I am very surprised to have to report that Bartlett Sher, artistic director of the Intiman Theatre in Seattle, will be the first white director to ever direct a Broadway production of one of August Wilson’s plays – JOE TURNER’S COME AND GONE at Lincoln Center next spring.
All previous Broadway productions of Wilson’s work have been directed by black directors. The NYT and Playbill reports of this news failed to note this fact, focusing instead on Sher’s recent Tony for South Pacific. I got this news from ArtsJournal, who got it from the Pioneer Press, out of Minneapolis.
This is another way of saying that the dominant culture knows more about us than we know about ourselves.
– Actor James Williams
I’m still a little troubled by the decision. Racial representation in theater (at least in New York) has not improved much since the Wilson-Brustein debates. Other than LaMaMa’s Ellen Stewart, there is not a single artistic director of color at a major New York theater, 80 percent of plays produced in New York are by white men despite the fact that white men account for roughly 15 percent of New York City’s population, casts remain segregated, and black directors rarely get tapped to direct plays by white writers.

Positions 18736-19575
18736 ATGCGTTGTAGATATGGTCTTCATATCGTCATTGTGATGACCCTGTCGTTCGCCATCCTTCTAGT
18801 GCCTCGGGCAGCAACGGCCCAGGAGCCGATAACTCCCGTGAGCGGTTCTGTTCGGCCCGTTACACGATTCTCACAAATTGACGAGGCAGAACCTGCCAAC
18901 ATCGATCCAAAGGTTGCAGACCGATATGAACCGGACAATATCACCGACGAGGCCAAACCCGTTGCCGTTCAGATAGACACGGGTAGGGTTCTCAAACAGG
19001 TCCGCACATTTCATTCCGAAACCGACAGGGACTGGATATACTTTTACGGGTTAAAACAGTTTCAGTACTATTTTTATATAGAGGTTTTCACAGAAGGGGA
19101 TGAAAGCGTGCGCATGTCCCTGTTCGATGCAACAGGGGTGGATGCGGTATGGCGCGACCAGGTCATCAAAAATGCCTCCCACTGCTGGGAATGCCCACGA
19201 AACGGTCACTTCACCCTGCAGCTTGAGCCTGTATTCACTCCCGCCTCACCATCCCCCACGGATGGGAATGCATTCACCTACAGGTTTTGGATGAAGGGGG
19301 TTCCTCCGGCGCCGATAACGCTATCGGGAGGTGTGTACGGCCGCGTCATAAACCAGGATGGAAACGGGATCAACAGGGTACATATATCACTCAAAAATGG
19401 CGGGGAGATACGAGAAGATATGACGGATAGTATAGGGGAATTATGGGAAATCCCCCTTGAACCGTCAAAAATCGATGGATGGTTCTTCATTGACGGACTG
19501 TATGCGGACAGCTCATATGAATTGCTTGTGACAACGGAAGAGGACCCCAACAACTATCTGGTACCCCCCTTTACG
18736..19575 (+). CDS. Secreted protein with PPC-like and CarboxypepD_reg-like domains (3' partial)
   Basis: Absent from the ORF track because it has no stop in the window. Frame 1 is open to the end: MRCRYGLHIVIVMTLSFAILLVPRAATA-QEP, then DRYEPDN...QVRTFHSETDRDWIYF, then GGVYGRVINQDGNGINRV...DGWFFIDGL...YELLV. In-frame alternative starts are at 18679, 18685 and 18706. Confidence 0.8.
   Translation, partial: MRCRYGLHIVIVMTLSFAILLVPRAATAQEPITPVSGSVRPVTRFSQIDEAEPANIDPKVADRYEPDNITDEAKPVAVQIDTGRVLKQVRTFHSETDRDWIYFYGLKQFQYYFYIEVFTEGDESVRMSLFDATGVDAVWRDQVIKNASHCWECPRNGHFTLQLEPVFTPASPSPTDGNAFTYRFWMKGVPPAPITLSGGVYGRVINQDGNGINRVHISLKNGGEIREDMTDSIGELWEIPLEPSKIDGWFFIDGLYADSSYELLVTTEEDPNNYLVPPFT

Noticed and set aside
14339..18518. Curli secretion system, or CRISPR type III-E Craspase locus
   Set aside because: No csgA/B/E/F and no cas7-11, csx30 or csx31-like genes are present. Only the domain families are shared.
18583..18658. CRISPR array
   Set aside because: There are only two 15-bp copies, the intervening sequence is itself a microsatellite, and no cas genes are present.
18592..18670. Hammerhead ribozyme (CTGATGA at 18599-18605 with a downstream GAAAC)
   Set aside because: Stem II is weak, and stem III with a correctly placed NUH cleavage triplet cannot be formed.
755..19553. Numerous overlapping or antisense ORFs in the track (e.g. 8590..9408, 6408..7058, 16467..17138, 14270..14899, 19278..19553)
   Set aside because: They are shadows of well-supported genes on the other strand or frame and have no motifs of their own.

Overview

– from critic Isaac Butler’s comments in the Time Out New York blog.
The issue, of course, is access — if Lincoln Center won’t hire a black director to direct an August Wilson play, what will they hire a black director to do? I get that Sher is the resident director, he’s on staff, he’s done big things for them before, and I get (and kind of think it’s great) that he’d want to direct a Great American Play to follow up his Great American Musical (South Pacific) — and it’s wonderful that Wilson’s work is considered to fill that role. But if the door doesn’t open for directors here, where does it open?
– playwright & blogger Kristoffer Diaz